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Issue No. 4, Article 3/April 27, 2012

World's Worst Agricultural Pests? Some Familiar, Others Not, to Midwest Producers

Last fall I came across an interesting article on the BBC News Science and Environment website: "Plant Pests: The Biggest Threats to Food Security?" (www.bbc.co.uk./news/science-environment-15623490). The article leads with these declarations: "The threat posed to crop production by plant pests and diseases is one of the key factors that could lead to a 'perfect storm' that threatens to destabilise global food security. Already, the biological threat accounts for about a 40% loss in global production and the problem is forecast to get worse, scientists warn."

BBC News asked Dr. Matthew Cock, chief scientist for the Centre for Agricultural Bioscience International (www.cabi.org), to list the most globally significant agricultural pests. (I define a pest in this context as an organism that competes with humans for food and fiber, which would include many species of plant diseases, insects, and weeds.)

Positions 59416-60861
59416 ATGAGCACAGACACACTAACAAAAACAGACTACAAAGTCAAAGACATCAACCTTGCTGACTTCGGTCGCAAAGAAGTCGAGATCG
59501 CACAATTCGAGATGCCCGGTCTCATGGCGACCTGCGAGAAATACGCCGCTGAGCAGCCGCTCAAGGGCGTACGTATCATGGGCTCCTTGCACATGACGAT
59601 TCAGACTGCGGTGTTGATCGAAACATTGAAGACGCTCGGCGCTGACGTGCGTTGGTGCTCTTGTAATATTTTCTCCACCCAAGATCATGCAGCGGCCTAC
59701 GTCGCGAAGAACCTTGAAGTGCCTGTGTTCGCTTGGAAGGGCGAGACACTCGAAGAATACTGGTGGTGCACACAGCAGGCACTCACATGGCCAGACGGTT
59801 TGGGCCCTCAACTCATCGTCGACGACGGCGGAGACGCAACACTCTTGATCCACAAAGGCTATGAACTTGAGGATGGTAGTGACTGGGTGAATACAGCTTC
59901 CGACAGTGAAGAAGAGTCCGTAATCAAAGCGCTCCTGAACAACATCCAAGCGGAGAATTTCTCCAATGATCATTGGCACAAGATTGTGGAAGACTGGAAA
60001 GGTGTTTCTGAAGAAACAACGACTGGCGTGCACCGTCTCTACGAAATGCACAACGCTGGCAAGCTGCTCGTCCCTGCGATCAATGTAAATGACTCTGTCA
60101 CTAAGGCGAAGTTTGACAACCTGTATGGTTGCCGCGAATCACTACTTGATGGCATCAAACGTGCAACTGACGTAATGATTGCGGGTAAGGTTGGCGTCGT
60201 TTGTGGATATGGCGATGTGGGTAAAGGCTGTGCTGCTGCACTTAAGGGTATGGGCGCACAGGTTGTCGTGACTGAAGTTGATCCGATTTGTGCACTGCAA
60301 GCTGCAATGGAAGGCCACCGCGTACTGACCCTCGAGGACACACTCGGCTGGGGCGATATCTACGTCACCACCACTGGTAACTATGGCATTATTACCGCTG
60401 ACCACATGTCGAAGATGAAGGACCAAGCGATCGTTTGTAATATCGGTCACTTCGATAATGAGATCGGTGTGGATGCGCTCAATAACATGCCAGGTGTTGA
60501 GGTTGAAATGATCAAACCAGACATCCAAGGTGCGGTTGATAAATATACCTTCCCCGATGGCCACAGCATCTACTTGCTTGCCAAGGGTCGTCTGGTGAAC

Dr. Cock's list follows. For more details, I urge you to read this informative BBC article.

  • Worst historical pest--the desert locust (Schistocerca gregaria)
  • Hardest pest to control--South American rubber blight (caused by the fungus Microcyclus ulei)
  • Most expensive pest to control--western corn rootworm (Diabrotica virgifera virgifera)
  • Pest of greatest human impact--potato blight (caused by the fungus Phytophthora infestans)
  • Worst stored product pest--Khapra beetle (Trogoderma granarium)
  • Worst climate change threat--mountain pine beetle (Dendroctonus ponderosae)
  • Most imminent threat--wheat stem rust strain Ug99 (Puccinia graminis tritici)
  • Most resilient pest--Colorado potato beetle (Leptinotarsa decemlineata)

Although this list of pests focused on insects and diseases, it is clear that weeds are an exceedingly important category of pests and increasingly more expensive and difficult to control due to herbicide resistance. The implementation of sound IPM approaches around the globe is critical to sustain food production, decrease hunger and starvation, and prolong the effectiveness of pesticides and resistant crop varieties (including those that are transgenic).--Mike Gray

Author:
Mike Gray

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